20-year-old Maty Noyes is here to stay - and if you don’t know her name, you’ll most likely know her voice by now, thanks to her 2015 collaboration with Kygo, ‘Stay’, which went Top 20 in the UK and has been streamed over 400 million times on Spotify. She was also heard on ‘Angel’ from The Weeknd’s ‘Beauty Behind The Madness’ LP, and has frequently collaborated with Canadian super-producer Stephan Moccio, who co-wrote Miley Cyrus’ ‘Wrecking Ball’.
It’s in Maty’s solo material that she really gives us a sense of who she is as an artist – ambitious, outspoken, and often wild. She can do bombastic, outrageous anthems such as ‘London’, as well as neat little pop earworms like ‘in my miNd’, and toe-tapping new single ‘Say It To My Face’. Last year’s debut EP ‘Noyes Complaint’ will soon be followed up by her first album, and fans are on tenterhooks waiting to see what this exciting and unpredictable rising talent will give them next.
We caught up with Noyes recently to talk about the importance of honesty and truth both in songwriting and in relationships, how growing up in rural Mississippi shaped her musical tastes, and her extensive list of life-long ambitions.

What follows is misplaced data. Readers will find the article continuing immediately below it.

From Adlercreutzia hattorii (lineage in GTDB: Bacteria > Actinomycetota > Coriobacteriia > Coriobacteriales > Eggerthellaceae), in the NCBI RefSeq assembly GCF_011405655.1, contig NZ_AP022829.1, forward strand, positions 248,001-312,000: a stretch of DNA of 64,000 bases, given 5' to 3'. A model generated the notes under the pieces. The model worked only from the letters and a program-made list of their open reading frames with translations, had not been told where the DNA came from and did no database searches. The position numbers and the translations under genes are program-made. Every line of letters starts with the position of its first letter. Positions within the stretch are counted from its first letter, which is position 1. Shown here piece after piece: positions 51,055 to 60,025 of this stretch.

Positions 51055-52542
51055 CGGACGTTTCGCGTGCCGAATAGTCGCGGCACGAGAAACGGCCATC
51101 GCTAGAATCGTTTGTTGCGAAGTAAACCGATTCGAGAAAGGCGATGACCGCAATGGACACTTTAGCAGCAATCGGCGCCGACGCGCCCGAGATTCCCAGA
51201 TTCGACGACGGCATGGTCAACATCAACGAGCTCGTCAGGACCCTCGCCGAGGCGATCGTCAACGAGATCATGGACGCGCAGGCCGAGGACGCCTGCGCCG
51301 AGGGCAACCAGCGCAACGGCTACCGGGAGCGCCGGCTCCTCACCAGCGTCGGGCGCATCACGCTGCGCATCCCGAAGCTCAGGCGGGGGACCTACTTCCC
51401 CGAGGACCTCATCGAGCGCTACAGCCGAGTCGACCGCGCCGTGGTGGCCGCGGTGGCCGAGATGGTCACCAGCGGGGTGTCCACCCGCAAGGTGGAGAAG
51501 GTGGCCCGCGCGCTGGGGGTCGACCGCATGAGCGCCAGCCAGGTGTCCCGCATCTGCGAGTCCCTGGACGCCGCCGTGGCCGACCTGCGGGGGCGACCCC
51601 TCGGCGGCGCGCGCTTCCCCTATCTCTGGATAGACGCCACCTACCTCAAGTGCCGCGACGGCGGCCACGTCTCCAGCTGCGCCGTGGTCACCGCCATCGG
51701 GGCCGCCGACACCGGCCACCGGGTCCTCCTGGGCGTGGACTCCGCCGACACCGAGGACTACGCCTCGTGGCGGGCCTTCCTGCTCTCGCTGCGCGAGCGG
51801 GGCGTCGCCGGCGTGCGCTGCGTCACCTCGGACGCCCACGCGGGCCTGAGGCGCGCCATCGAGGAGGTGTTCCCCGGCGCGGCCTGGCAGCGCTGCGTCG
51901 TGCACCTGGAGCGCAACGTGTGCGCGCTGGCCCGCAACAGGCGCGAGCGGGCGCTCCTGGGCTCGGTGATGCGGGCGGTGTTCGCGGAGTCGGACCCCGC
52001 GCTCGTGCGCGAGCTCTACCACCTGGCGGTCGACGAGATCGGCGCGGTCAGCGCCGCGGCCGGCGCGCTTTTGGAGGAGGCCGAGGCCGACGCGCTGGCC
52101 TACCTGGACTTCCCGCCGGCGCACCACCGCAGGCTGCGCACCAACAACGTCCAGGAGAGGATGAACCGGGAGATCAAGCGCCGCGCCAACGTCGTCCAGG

A lot of people think that ignorance is bliss in relationships, but I’m just not that kind of person. I like to know everything. I think that real true love is accepting that brutal honesty and learning not to judge it and accept it.
COUP DE MAIN: How does your songwriting process work?
MATY NOYES: I try to adjust it for the people that I’m working with. When I first starting writing songs, it was all just me, so I would write the entire song on the guitar, write all the lyrics, and it would usually come together in fifteen minutes. It was really quick. Then when I came out to LA, I signed a publishing deal and all of a sudden I had to start working with producers, so that was a totally different process. So now, what I usually do is let the producer make a track, and then I’ll write all the words and the melodies. I just try to adjust to every person.